Hydroponics: the future of farming

As the world population continues to grow, the challenge is to produce more food whilst being more sustainable. To assist with this, more technologies are coming into play. Katie Woodward profiles hydroponic technology, which allows producers to grow plants without soil.


In 2015, the United Nations predicted that the world population will grow to 9.6bn by 2050 and 70% of the population will live in cities.

However, such a population increase comes hand in hand with the need to produce more food to feed them. Some estimates suggest 70% more food will be needed. But with 80% of cultivated land already in use and the rapid urbanisation of countries set to continue, the challenge of producing more food in a sustainable way will become ever more pressing.

One solution is hydroponic technology, a niche method of food production that allows producers to grow plants without soil. A subset of hydroculture, this method uses mineral nutrient solutions to feed plants in water without the need for soil.

Hydroculture subset: what are the benefits?

The earliest published work on growing plants without soil was Francis Bacon’s 1627 book Sylva Sylvarum. Water culture quickly became a popular research technique following the publication, but it was not until the 1920s that the idea really took hold.

In 1929, William Frederick Gericke of the University of California at Berkeley began promoting the idea that solution culture could be used for agriculture crop production. Gericke was able to grow tomato vines to a height of 25ft in his garden using mineral nutrient solutions instead of soil. In the present day, this technology is being used worldwide.

Using hydroponic technology to produce plants has a number of benefits when compared with traditional cultivation methods. In hydroponics, the roots of the plant have constant access to an unlimited supply of oxygen, as well as access to water. This is particularly important as a common error when growing food is over or under-watering. Hydroponics eliminates this error margin, as quantities of water, mineral salts, and oxygen are controlled.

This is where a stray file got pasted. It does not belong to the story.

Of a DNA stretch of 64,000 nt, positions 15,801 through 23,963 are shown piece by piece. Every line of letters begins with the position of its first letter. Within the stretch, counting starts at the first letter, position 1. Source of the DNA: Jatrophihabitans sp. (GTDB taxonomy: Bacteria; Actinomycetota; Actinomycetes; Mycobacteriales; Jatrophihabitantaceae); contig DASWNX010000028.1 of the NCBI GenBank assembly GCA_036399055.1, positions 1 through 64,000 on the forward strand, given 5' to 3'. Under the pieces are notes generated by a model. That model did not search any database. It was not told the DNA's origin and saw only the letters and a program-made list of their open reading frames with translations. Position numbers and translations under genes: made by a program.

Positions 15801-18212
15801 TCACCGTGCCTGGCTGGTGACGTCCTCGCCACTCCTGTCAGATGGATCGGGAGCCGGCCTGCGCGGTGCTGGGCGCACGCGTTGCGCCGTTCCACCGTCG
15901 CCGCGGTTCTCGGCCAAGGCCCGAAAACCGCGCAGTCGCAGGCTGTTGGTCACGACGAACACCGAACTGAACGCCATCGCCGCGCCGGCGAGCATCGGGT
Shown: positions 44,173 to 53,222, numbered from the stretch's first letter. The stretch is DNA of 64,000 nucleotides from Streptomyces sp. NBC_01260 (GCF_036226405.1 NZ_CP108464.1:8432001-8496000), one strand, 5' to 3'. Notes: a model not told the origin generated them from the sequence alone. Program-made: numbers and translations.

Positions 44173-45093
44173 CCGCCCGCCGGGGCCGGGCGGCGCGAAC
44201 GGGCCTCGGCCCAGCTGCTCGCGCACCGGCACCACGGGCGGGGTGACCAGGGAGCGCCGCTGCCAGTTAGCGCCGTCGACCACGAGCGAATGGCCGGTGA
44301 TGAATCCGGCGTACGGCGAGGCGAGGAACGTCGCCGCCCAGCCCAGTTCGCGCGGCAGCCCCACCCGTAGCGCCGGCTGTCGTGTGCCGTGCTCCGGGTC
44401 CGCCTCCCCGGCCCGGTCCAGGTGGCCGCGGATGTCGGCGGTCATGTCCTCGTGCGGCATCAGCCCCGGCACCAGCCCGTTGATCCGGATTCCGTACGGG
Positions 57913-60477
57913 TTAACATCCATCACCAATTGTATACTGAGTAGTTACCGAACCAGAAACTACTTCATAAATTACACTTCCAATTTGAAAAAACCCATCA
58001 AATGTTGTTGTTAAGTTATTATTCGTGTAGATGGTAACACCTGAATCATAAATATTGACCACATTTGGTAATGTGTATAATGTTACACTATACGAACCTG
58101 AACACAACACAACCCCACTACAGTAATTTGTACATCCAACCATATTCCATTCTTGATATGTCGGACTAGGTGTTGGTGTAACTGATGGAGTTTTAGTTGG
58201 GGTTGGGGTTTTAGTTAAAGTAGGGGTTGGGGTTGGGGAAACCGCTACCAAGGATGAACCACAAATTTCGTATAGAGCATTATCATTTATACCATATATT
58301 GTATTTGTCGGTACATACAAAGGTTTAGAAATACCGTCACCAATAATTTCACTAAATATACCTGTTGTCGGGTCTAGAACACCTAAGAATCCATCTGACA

Other benefits of hydroponic technology include the ability to better control the plant’s nutrition, a visible improvement in quantity and yields, a shortening of the growth interval for many plants, a high propagation success rate, savings on fertilisers, the absence of pesticides and herbicides, and a more efficient use of space. As the world’s population continues to grow, it is this last point that makes the technology such a useful one.

Carbon footprints: sustaining the population

Hydroponics has the potential to sustain a large proportion of the world’s population and to allow third world countries to feed their own people, even in places where soil is poor and water is scarce. The technology can also be used as a valuable source of food production in places where space is scarce.

In Guangzhou, China, 14 hydroponic tanks have been installed on a rooftop measuring 1,600ft², producing hundreds of pounds of vegetables every year. The tanks are part of a study that is trying to show residents and developers in the Chinese city that their rooftops have the potential to produce a steady supply of vegetables that may even be cheaper than store-bought alternatives. Published in July in the journal Agronomy for Sustainable Development, the results of the study outline a comprehensive business model for hydroponic rooftop farming, a method that is already in use across the US, Canada, and Europe.

By 2020, Guangzhou’s population is expected to almost double, from 9.62 million in 2010 to 15.17 million. With this population expansion comes the need to produce more food, create jobs, and reduce the carbon footprint of transporting food into cities.

Research associate at the Worldwatch Institute Wanquing Zhou was quoted by Quartz as saying: “There is a need for rooftop farms not only in Chinese cities, but all major cities that have the resources (rooftop spaces, water, sunlight) and yet are heavily dependent on food produced long distances away.”

Being able to grow and produce food within cities for urban populations eliminates the carbon footprint generated through the transport of food from rural areas to city centres.

Food production: growing a garden

On the other side of the Pacific Ocean, the cities of New York, Chicago, and Montreal have all seen some success with rooftop hydroponic farms. Gotham Greens has four rooftop hydroponic greenhouses in New York and Chicago, which produce leafy greens, herbs, and tomatoes. Canada-based company Lufa Farms was credited with opening the world's first commercial rooftop greenhouse in 2011 and now boasts a second greenhouse in the city, which yields 120tn of produce every year.

As consumer demand for sustainably produced (and sourced) food continues to grow, rooftop hydroponic farms like these ones in North America should continue to pop up in cities across the world. Rapid urbanisation in countries such as China and the resulting decrease in land available for agricultural activities will force populations to come up with novel ideas and technologies to cater for larger populations in smaller spaces.

The progression of hydroponic technology since Gericke first promoted the idea in the late 1920s has made soilless farming possible within urban environments. This simple but effective method is key to addressing the issue of sustainable food supplies as the world’s population continues to expand.

For anyone in the UK wanting to give the technology a try, Ikea introduced a line of indoor hydroponic garden products earlier this year, as part of the Krydda/Växer collection.

Ikea's website claims: “Anyone can grow a garden”, and the collection has everything you need to get your fingers green and start growing your own herbs and lettuces.